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Internal documents say the federal government could consider making the COVID-19 vaccines 'a national interest item.'

Graham Hughes/The Canadian Press

Senior federal officials were told in the spring that the government could make it mandatory for all workers across Canada to receive the COVID-19 vaccine.

The Trudeau Liberals have promised to bring in mandatory vaccination requirements for federally regulated workers, such as those employed by transportation, banks and telecommunications companies.

Those workers account for less than one-tenth of all workers in Canada, with the remainder falling under provincial labour laws.

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Although the Constitution puts public health under the purview of provinces and territories, internal documents say the federal government could consider making the COVID-19 vaccines “a national interest item.”

The next step after that would be to either work with provinces and territories on a set of guidelines, or develop their own.

The documents obtained by The Canadian Press under the access-to-information law say that such a move wasn’t contemplated heading toward the summer.

It wasn’t until June that the federal Liberals began hinting at a vaccine mandate for federally regulated workers, and then outlined the pledge days before the federal election campaign.

When asked recently about the pledge, which carried an implementation date of Oct. 30, Prime Minister Justin Trudeau didn’t provide an updated timeline or details of what was coming.

The sequence of events has left stakeholders frustrated, and believing the Liberals only made the announcement to use as a wedge issue against the Conservatives.

The Liberals have been asked for months to co-ordinate vaccine mandates with provinces to avoid a hodgepodge of policies across jurisdictions and between businesses themselves, fuelled by differing ideas and legal opinions.

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“It’s very clear that you can talk to your employees about their vaccination status, encourage them to be vaccinated, but it’s not clear at all that you’re able to require it or terminate them if they’re not,” said Dan Kelly, president of the Canadian Federation of Independent Business.

When the Liberals made their pre-election vaccine mandate announcement in mid-August, the Business Council of Canada, which represents the largest employers in the country, backed the decision, but pressed provincial and federal policy makers to work together.

Constitutionally, the federal government can impose on provincial jurisdiction during an emergency and courts would likely be deferential to such action during the pandemic, said Martha Jackman, a constitutional-law expert from the University of Ottawa.

“It would be fair to say that an exercise of federal power in relation to the pandemic or vaccines would likely also pass muster,” she said. “It’s not a question of scope across constitutional authority with COVID-19, it is a question of political will.”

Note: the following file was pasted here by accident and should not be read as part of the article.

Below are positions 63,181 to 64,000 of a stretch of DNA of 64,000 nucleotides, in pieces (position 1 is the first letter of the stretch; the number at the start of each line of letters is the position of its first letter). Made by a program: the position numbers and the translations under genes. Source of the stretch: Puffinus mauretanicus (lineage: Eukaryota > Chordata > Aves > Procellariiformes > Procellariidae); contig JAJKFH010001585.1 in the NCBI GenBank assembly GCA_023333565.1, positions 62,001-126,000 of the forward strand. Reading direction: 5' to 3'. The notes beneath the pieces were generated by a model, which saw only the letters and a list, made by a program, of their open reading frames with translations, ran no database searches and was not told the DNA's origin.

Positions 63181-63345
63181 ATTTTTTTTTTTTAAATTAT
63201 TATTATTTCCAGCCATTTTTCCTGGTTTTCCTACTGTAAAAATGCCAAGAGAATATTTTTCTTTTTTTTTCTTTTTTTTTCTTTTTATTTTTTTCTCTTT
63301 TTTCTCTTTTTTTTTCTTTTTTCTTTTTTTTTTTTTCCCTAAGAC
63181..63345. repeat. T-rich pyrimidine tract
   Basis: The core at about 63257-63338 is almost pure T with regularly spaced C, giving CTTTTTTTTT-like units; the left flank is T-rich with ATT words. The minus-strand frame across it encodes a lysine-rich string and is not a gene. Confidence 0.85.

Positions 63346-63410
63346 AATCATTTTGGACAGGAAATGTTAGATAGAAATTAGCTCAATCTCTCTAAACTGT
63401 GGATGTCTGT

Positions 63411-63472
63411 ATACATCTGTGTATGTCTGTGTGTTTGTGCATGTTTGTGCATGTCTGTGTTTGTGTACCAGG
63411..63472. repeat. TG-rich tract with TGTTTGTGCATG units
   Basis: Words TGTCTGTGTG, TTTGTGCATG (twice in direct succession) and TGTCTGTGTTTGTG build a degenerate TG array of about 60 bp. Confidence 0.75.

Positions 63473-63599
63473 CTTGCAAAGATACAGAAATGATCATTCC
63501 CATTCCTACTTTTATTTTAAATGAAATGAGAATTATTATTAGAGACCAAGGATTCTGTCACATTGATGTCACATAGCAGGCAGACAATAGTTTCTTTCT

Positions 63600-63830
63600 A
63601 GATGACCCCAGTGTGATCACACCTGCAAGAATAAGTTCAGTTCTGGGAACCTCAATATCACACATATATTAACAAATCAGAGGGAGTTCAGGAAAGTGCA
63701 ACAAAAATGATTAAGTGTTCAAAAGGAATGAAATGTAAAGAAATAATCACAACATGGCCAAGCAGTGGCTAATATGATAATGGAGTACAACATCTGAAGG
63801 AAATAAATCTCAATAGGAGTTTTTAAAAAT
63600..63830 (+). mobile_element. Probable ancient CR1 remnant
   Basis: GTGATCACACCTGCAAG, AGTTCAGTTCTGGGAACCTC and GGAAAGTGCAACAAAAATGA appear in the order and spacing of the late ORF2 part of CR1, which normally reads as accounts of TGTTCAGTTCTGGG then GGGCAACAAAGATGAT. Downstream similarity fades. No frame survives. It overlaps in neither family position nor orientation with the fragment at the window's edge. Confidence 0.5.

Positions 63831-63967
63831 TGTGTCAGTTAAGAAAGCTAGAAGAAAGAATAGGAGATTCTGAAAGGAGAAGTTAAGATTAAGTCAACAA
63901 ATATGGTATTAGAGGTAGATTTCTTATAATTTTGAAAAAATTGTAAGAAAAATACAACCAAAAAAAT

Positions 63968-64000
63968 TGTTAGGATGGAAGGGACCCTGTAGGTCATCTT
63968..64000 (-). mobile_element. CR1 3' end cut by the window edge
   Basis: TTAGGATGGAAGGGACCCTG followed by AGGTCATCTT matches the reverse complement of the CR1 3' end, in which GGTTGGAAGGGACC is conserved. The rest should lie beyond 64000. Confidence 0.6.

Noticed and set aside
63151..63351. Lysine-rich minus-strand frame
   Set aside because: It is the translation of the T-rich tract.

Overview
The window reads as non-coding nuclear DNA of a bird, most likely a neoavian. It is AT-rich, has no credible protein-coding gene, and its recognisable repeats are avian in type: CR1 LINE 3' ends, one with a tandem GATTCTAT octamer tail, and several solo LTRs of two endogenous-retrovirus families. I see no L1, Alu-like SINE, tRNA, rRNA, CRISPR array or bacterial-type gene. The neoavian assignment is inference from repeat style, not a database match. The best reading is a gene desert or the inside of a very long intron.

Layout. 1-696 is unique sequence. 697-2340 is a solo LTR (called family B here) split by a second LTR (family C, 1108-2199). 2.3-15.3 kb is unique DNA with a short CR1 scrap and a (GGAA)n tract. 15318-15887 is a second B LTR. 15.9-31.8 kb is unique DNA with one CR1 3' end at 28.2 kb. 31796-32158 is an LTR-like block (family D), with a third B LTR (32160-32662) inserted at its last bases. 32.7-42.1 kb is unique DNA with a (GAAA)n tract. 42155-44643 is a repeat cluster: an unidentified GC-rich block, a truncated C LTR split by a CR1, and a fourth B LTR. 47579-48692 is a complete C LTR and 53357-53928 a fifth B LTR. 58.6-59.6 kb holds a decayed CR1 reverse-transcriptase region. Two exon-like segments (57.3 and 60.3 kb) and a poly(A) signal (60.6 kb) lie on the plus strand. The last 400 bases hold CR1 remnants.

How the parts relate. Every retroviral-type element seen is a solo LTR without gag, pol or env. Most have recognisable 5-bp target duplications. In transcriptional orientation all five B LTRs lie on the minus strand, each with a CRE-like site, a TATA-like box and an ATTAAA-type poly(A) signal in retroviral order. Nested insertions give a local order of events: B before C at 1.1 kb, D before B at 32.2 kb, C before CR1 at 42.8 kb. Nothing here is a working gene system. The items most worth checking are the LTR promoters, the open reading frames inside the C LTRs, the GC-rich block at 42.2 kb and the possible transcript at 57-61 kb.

The head of the largest private-sector union in the country said the federal government should step in and set the rules on vaccinations for provinces and businesses to follow because some provinces have been slow to act.

Unifor president Jerry Dias said his members who work at warehouses, airports, casinos and other locations want to get back to work, but that can only happen if there are mandatory vaccination policies for employees and patrons.

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“There has been a scattergun approach from province to province and that hasn’t helped the situation,” he said. “The main reason that they need some sort of national guidance, some harmonized standards, is really to avoid all of this, to avoid the patchwork implementation.”

In the spring, federal labour officials were telling employers that they wouldn’t “seek compliance” on any recommendations from public-health officials related to vaccinations, with the documents noting the Canada Labour Code is silent on vaccine requirements.

“This position would only change should these vaccines be made mandatory under the law,” part of the documents say. The documents also suggest that challenges by workers to such a policy would be fraught because of how safe the vaccines are.

The Canadian Press sought documents prepared between March and late June for the deputy minister of labour as well as Labour Minister Filomena Tassi on the topic of vaccination rules for workers.

As part of the package were several pages of questions and answers, including one about whether government should set regulations to make vaccines mandatory.

“No,” the answer begins, “at this time, there are few to no arguments in favour of governments making vaccines in workplaces mandatory.”

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Officials wrote that any consideration of making legislative or regulatory changes related to vaccines needed to keep in mind the constitutionally protected rights, including freedom of religion, that “protect anyone from having to be vaccinated against their will.”

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